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Philippine Airlines / Airfoil Express,
Spirit of Manila Airlines.
The most influential analytical model for assessing the nature of competition in an industry is Michael Porter's Five Forces Model. Porter, a Professor from Harvard University, explains that there are five forces that determine industry attractiveness and long-run industry profitability.
These five "competitive forces" are:
threat of entry of new competitors (or new entrants);
threat of substitutes;
bargaining power of buyers;
bargaining power of suppliers;
degree of rivalry between existing competitors.
The threat of new entrants to an industry can raise the level of competition, thereby reducing its attractiveness. The threat of new entrants largely depends on the barriers to entry. High entry barriers exist in some industries whereas other industries are very easy to enter. The key barriers to entry include: economies of scale, capital or investment requirements, customer switching costs, access to industry distribution channels, and the likelihood of retaliation from industry of existing players. Times this industry might have a very less threat but today banks has increased possibilities of new entrants through offering long term loans on less interest to business sectors which obviously increased the threat of new entrants for the existing airlines.
There is always possibility that another airline will be formed to service the existing market. The likeliness of another airlines being formed, will depend so much on the barrier to entry and the illustrations of the business In relation to Philippines' airline industry, Zest Airways is the newcomer that is currently competing with the two airline giants - Zebu Pacific and Philippine Airlines (PAL). As a starting company in this business, they offer low rates to the passengers. They also have promos to attract more clients. The unique strategy of Zest Air from the other airlines is that it offers tour packages wherein tourists can set their travel Lana-more affordable and very convenient because they do not have to go to travel agencies.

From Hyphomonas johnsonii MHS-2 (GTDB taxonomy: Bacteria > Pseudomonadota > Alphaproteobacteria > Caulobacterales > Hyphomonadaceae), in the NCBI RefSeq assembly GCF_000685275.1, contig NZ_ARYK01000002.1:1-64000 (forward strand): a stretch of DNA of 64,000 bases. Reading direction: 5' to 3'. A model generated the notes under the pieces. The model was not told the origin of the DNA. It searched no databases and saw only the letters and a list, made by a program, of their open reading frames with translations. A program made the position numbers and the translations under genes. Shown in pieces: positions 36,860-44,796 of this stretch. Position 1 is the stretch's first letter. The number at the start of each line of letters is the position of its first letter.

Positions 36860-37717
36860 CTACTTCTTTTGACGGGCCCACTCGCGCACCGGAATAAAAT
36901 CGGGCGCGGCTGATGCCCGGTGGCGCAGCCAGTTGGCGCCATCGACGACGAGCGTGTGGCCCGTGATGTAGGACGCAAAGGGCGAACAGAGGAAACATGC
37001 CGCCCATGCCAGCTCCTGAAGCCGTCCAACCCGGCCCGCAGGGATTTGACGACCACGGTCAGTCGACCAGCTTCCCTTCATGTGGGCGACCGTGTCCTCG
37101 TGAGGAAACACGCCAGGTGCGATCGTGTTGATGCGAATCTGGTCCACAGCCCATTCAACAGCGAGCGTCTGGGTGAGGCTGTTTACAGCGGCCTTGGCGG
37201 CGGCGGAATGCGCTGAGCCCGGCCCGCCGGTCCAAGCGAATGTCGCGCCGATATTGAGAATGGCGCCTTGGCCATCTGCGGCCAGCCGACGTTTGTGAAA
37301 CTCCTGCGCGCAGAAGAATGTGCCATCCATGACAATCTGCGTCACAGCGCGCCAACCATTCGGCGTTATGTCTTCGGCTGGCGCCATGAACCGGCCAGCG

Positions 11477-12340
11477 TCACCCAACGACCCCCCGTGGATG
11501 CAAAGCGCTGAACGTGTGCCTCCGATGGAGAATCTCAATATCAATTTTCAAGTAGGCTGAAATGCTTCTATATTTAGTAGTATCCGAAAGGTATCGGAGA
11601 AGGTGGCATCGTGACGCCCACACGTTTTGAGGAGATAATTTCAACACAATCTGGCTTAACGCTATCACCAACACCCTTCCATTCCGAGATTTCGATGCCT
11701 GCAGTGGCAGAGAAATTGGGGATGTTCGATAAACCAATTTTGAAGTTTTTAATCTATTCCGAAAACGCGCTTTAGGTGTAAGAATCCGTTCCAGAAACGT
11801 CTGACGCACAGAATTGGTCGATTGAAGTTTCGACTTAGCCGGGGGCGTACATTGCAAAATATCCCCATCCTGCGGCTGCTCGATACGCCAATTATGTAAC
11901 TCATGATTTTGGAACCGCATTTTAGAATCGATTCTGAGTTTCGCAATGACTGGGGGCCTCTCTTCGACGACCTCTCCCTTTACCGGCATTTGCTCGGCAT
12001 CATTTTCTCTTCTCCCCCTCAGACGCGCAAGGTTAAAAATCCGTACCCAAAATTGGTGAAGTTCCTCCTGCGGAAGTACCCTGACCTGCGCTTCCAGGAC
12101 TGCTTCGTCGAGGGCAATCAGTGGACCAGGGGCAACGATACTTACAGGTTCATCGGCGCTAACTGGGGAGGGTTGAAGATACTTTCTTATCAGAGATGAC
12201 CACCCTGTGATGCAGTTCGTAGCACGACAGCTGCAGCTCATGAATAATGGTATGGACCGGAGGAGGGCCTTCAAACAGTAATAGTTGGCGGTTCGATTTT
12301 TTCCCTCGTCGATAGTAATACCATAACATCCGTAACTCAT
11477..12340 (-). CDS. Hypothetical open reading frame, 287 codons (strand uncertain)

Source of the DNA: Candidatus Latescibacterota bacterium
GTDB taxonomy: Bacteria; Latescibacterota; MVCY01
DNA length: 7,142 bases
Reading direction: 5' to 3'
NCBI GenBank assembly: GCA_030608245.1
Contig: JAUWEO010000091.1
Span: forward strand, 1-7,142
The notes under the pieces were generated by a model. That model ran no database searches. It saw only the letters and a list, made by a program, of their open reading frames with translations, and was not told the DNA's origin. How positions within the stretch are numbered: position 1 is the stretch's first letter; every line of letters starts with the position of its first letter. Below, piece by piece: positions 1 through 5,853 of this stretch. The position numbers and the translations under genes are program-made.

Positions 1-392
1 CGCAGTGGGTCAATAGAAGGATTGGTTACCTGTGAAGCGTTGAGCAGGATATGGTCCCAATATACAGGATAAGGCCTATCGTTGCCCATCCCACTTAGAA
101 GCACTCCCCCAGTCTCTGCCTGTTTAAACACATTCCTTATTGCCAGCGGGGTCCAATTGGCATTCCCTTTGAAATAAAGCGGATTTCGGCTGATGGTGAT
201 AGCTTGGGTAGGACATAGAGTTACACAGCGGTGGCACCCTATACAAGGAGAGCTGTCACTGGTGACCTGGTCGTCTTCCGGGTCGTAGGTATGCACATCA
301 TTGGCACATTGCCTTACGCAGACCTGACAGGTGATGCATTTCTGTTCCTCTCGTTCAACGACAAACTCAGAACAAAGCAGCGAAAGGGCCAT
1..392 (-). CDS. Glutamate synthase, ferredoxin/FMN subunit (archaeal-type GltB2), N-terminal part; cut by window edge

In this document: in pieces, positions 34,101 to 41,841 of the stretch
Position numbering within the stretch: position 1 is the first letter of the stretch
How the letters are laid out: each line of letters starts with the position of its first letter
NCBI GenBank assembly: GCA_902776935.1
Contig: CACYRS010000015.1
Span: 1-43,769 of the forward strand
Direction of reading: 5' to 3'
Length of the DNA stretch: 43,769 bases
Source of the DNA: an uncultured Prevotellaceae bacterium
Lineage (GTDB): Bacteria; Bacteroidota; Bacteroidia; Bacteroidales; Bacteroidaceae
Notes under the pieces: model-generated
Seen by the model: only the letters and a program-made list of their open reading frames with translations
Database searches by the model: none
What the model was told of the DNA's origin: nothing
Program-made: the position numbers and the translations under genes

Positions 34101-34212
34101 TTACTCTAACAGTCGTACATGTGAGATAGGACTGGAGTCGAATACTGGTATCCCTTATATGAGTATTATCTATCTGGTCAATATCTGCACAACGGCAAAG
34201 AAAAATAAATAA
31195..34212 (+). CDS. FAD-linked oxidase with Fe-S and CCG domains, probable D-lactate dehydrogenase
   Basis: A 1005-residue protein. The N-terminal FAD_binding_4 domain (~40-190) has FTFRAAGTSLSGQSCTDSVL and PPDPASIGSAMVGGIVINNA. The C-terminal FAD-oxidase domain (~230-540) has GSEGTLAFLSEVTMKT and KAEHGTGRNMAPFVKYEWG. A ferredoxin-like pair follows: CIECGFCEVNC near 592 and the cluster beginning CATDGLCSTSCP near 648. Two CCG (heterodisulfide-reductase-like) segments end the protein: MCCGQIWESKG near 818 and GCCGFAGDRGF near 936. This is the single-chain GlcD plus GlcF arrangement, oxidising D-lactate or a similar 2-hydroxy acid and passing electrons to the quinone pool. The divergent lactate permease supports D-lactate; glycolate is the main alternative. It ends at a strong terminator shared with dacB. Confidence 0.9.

Bargaining Power of Suppliers
Suppliers are the businesses that supply materials and other products into the industry. The cost of items bought from suppliers (e. G. Raw materials, components) can have a significant impact on a company's profitability. If suppliers have high bargaining power over a company, then the company's industry is less attractive.
The bargaining power of suppliers will be high when: there are many buyers and few dominant suppliers, there are undifferentiated and highly valued products, suppliers hearten to integrate forward into the industry, buyers do not threaten to integrate backwards into supply, and the industry is not a key customer group to the suppliers. In short, suppliers, if powerful, can exert an influence on the producing industry, such as selling raw materials at a high price to capture some of the industry's profits. Thus, lowers the profit of an industry.
In relation to airline industry, there are only two competing airline manufacturing companies which supply airplanes to different countries. These are Boeing and Airbus. Some airlines operate using a single type of aircraft, for example Boeing only or Airbus only. The seller will have a greater power over the airline. For that reasons, most airlines will opt for multiple suppliers. It will also have the added advantage of getting a better deal, because if Boeing has an unattractive deal, the airline will shift to Airbus.